It used to be all about Getting Away, either from Toronto or just The Place You Were From. Where did all that start? Some time in young adulthood. We talked about Europe, about New York, as the really exciting places to be. I remember seeing Leaving Home by David French, and discussing Getting Away as a significant theme in Canadian literature.
But for me, it started earlier than that. Migration felt encoded in my genes or at least in my expectations. On one side, I’m a second generation immigrant, and though the other side of my family has been in Canada for six generations, my ancestors migrated on a regular basis from city to town to farm to main street and back again, crisscrossing the country to find … what?
I always expected to do a certain amount of growing up here in Toronto, then go away. Find a place on the planet that resonated with something deep inside myself. That would be my true home. Life would start.
And so I find it a little surprising to be getting into my fifties here, in the city of my birth, unable to imagine what it would be like to settle elsewhere. How would I ever become intimate with the smell of another city’s air, the quality of its light, its moods and habits and unwritten rules? Even though I’ve done my share of moves within the city, Toronto is most definitely home.
My attempts to Go Away never worked. Each time I accused myself of lack of courage, failure to launch. Yet deep inside I welcomed each return. I breathe more freely here, walk more confidently laugh more heartily, feel engaged and stimulated and enfolded by community. And maybe — despite my conditioning — this is what I’ve wanted all along: to live in one city for years and years and years. Accumulating memories.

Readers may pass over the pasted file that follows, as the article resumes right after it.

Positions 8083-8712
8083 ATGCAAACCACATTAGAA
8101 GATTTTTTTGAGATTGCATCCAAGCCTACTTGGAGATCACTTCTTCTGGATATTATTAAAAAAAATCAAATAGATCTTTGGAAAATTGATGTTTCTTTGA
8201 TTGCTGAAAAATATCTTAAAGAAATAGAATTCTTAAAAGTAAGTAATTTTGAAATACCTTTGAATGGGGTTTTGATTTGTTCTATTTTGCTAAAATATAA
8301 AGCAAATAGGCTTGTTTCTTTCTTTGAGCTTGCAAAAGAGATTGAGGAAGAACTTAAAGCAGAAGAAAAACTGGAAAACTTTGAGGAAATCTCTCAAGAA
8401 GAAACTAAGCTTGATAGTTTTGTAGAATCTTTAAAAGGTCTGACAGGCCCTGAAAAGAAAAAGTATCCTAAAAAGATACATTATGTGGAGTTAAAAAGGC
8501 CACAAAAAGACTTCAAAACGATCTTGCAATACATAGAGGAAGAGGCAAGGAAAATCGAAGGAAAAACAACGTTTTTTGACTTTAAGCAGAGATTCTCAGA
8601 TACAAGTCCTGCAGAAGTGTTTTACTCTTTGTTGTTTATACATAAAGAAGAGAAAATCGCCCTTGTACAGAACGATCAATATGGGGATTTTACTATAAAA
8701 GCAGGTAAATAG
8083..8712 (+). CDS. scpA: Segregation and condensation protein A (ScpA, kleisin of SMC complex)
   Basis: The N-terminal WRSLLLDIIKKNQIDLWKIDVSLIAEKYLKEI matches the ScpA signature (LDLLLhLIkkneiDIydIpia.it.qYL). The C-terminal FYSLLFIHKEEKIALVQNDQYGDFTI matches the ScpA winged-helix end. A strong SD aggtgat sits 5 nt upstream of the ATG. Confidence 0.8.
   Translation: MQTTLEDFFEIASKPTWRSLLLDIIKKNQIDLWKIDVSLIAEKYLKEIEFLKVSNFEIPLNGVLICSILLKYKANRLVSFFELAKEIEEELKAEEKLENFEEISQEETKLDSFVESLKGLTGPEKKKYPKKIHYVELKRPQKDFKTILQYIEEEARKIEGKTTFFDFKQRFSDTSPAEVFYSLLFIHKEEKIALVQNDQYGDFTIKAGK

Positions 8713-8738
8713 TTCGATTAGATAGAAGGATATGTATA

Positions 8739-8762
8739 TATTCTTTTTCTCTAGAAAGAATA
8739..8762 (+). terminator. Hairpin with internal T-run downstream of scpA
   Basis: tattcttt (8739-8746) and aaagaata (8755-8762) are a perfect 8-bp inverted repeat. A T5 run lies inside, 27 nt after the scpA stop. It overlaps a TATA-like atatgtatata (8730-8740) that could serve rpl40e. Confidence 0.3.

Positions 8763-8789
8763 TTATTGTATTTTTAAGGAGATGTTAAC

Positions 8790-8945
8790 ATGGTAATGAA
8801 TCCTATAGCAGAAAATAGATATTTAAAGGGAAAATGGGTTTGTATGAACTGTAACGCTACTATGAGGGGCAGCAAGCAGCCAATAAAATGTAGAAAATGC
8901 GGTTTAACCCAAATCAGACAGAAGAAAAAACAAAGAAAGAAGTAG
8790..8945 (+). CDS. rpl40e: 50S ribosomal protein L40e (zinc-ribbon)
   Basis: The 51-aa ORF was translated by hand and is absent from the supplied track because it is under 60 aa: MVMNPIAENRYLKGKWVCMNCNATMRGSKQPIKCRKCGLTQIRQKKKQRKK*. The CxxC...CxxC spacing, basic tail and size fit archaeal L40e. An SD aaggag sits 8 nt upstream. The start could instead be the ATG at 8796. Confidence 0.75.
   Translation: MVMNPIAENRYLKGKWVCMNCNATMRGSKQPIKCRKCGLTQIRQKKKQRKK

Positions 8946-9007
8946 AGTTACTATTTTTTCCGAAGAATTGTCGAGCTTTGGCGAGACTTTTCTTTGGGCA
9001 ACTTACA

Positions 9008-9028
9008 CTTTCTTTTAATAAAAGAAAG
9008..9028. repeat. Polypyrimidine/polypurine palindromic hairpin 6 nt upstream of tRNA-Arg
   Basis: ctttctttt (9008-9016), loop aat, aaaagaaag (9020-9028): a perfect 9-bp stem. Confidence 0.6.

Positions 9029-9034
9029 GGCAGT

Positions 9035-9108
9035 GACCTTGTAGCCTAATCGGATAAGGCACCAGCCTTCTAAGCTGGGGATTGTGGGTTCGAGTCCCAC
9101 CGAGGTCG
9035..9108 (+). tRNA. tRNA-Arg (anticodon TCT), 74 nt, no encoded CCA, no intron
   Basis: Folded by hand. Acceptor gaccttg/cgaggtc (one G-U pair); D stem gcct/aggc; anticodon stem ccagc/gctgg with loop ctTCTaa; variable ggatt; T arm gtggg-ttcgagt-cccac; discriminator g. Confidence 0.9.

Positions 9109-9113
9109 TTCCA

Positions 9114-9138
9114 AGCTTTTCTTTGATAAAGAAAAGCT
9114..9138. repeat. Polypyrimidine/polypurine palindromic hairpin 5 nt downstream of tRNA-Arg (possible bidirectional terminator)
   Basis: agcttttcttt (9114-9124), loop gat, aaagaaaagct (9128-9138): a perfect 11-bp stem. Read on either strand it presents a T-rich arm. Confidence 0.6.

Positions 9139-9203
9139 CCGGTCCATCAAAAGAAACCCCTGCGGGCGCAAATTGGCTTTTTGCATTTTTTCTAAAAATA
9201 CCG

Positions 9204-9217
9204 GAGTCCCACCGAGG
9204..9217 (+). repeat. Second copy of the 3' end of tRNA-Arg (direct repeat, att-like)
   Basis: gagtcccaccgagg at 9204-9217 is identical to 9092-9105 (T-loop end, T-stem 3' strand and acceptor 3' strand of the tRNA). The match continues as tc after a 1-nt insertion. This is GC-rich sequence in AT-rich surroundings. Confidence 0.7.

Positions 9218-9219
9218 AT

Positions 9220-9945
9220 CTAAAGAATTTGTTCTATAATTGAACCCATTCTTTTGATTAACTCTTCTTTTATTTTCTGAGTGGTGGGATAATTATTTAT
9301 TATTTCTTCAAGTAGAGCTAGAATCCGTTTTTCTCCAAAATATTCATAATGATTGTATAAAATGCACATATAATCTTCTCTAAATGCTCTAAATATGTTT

It’s the beginning of November, a time when in Latin America they celebrate Dia de los Muertos. The dead are thought to come out and join the living. For me, the holiday makes more sense with each passing year. It happens often these days: I rush up to an old family friend in the street, but just before I say hello, remember that that person is dead. Maybe it was a ghost I saw, or just a projection of my own desire to see them again.
But I am just as liable to run into the ghost of a former self. In one of my favourite books, Another World, Pat Barker writes that trauma has the effect of stopping time. Another dimension is opened, and haunting becomes a very real phenomenon. I would go so far as to say that all moments of heightened emotion — good or bad — alter our experience of time, and that the memories have a way of taking almost tangible form.
As I pass the gritty yellow brick facade of 66 Spadina Road, I look up to the seventh floor, where a family of four shares a one-bedroom apartment. A mother and daughter sit on straight-backed chairs in the semi-darkness, waiting, whispering: Where is he? Just a little to the south, I see the same pair, thirty years later. The younger woman pushes the older one in a wheelchair. She points to the flowers in the various gardens flanking the nursing home. Positioned one in front of the other this way, they don’t see each other’s tears. A young girl passes them, skipping, a book balanced on her hip. She has finished her first reader and is allowed to take it home. Further south, still there’s a rock garden kitty-corner from Jarvis Collegiate where a teenager sits eating a sandwich. It’s December. She’s coughing and her hands are chapped. But she’ll do anything to avoid going into the cafeteria. Further south, now to City Hall. A bunch of people rush giddily out of the building on an unseasonably warm day in March 2003, looking for a place to order a glass of champagne. They ask passers-by to snap a picture that includes them all. The couple in the middle hold their newly clad ring fingers a little self-consciously. All around them, in Nathan Philips Square, a protest is disbursing: US out of Iraq.